Sporadic Alzheimer disease (AD) is caused in part by decreased clearance of the β-amyloid
(Aβ) peptide breakdown products. Lipid-depleted (LD) apolipoproteins are less effective at
binding and clearing Aβ, and LD Aβ peptides are more toxic to neurons. However, not much
is known about the lipid states of these proteins in human cerebrospinal fluid.
To characterize the lipidation states of Aβ peptides and apolipoprotein E in the
cerebrospinal fluid in adults with respect to cognitive diagnosis and APOE ε4
allele carrier status and after a dietary intervention.
Randomized clinical trial.
Veterans Affairs Medical Center clinical research unit.
Twenty older adults with normal cognition (mean [SD] age, 69  years) and 27 with amnestic mild
cognitive impairment (67  years).
Randomization to a diet high in saturated fat content and with a high glycemic index (High diet;
45% of energy from fat [>25% saturated fat], 35%-40% from carbohydrates with a mean glycemic
index >70, and 15%-20% from protein) or a diet low in saturated fat content and with a low
glycemic index (Low diet; 25% of energy from fat [<7% saturated fat], 55%-60% from carbohydrates
with a mean glycemic index <55, and 15%-20% from protein).
Main Outcomes and Measures
Lipid-depleted Aβ42 and Aβ40 and apolipoprotein E in cerebrospinal fluid.
Baseline levels of LD Aβ were greater for adults with mild cognitive impairment compared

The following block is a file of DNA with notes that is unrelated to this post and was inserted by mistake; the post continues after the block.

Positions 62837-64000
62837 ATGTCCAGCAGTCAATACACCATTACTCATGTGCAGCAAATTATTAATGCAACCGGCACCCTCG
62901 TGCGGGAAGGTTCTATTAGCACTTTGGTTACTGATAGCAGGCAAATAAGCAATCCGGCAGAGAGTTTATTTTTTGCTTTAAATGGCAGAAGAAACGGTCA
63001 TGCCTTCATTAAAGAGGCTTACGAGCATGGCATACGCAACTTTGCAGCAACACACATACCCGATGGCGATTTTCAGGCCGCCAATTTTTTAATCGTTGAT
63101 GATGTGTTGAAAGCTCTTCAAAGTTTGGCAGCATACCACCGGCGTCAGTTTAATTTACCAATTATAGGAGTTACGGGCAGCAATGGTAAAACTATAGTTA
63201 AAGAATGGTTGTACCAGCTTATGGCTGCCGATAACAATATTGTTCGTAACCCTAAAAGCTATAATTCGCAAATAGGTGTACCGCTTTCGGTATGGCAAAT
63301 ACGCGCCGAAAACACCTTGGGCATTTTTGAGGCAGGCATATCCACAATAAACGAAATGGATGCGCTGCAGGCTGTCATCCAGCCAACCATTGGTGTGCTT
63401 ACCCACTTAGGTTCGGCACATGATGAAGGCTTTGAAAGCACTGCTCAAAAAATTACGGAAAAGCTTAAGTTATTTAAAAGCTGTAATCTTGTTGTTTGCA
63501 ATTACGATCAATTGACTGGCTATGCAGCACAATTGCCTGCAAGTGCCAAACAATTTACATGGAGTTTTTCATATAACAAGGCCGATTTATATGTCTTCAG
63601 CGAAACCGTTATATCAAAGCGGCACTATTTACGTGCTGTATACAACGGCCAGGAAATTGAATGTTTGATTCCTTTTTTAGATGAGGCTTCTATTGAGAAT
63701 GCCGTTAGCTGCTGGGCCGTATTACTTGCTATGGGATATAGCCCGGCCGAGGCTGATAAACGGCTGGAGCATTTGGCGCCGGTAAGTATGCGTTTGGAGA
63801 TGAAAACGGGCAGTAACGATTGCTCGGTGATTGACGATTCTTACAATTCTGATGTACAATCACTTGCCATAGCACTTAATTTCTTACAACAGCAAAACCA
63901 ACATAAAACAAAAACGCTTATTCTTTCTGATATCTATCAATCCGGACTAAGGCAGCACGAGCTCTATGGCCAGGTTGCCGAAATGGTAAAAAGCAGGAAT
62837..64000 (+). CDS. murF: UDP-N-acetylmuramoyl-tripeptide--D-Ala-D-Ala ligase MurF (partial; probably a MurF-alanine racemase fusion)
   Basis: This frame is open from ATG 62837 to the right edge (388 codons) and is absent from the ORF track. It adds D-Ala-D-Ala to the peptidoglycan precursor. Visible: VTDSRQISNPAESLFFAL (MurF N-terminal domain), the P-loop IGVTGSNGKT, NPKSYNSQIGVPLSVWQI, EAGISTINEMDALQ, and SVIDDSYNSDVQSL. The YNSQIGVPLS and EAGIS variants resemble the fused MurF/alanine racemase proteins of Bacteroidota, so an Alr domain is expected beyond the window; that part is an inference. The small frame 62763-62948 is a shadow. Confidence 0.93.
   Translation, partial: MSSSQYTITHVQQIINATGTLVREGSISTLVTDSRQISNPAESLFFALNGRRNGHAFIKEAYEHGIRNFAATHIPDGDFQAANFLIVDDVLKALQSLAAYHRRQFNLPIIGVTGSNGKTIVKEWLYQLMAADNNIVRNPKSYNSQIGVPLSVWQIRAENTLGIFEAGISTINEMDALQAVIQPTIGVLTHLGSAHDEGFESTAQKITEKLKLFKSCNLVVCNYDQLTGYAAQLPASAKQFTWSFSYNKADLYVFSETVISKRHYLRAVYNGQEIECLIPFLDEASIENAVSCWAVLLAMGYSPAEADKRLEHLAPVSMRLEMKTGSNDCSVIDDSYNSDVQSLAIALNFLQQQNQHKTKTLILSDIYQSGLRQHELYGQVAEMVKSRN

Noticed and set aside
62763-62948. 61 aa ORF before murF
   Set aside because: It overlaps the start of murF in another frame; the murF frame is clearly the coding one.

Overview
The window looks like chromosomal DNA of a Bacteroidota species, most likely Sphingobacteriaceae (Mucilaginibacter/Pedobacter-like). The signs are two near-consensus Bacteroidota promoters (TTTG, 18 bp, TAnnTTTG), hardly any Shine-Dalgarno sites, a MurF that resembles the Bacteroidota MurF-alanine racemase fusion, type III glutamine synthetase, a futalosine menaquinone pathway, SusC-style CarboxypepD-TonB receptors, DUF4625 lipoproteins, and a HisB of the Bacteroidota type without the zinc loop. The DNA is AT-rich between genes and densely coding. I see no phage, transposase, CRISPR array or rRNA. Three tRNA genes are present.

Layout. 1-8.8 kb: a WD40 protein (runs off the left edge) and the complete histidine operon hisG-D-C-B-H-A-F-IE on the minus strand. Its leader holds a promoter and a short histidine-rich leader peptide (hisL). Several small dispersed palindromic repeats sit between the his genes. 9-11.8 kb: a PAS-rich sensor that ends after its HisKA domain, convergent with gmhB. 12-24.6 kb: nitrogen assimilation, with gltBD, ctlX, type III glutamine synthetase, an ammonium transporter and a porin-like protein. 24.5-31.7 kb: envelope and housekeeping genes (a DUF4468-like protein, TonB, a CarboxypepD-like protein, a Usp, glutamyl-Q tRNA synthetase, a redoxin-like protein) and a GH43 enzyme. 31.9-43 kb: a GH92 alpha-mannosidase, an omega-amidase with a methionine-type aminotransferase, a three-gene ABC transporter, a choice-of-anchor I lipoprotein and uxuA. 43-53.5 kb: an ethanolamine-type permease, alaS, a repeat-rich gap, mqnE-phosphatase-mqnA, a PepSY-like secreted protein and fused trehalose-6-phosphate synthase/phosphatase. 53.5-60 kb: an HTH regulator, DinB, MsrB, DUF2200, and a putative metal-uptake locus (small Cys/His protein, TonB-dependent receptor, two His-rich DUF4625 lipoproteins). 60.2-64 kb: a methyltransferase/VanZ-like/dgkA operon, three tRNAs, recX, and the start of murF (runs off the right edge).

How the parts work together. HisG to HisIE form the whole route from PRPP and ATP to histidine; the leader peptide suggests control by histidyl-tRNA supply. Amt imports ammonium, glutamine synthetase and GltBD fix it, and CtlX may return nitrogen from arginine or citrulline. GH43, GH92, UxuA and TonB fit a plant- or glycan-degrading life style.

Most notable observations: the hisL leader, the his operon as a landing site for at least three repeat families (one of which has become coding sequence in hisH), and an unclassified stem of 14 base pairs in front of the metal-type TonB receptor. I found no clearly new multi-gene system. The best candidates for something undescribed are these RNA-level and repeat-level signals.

with adults with normal cognition (LD Aβ42, P = .05; LD Aβ40,
P = .01). These findings were magnified in adults with mild cognitive
impairment and the ε4 allele, who had higher LD apolipoprotein E levels irrespective of
cognitive diagnosis (P < .001). The Low diet tended to decrease LD
Aβ levels, whereas the High diet increased these fractions (LD Aβ42,
P = .01; LD Aβ40, P = .15). Changes
in LD Aβ levels with the Low diet negatively correlated with changes in cerebrospinal fluid
levels of insulin (LD Aβ42 and insulin, r = −0.68
[P = .01]; LD Aβ40 and insulin,
r = −0.78 [P = .002]).
Conclusions and Relevance
The lipidation states of apolipoproteins and Aβ peptides in the brain differ depending on
APOE genotype and cognitive diagnosis. Concentrations can be modulated by diet.
These findings may provide insight into the mechanisms through which apolipoprotein E4 and unhealthy
diets impart risk for developing AD.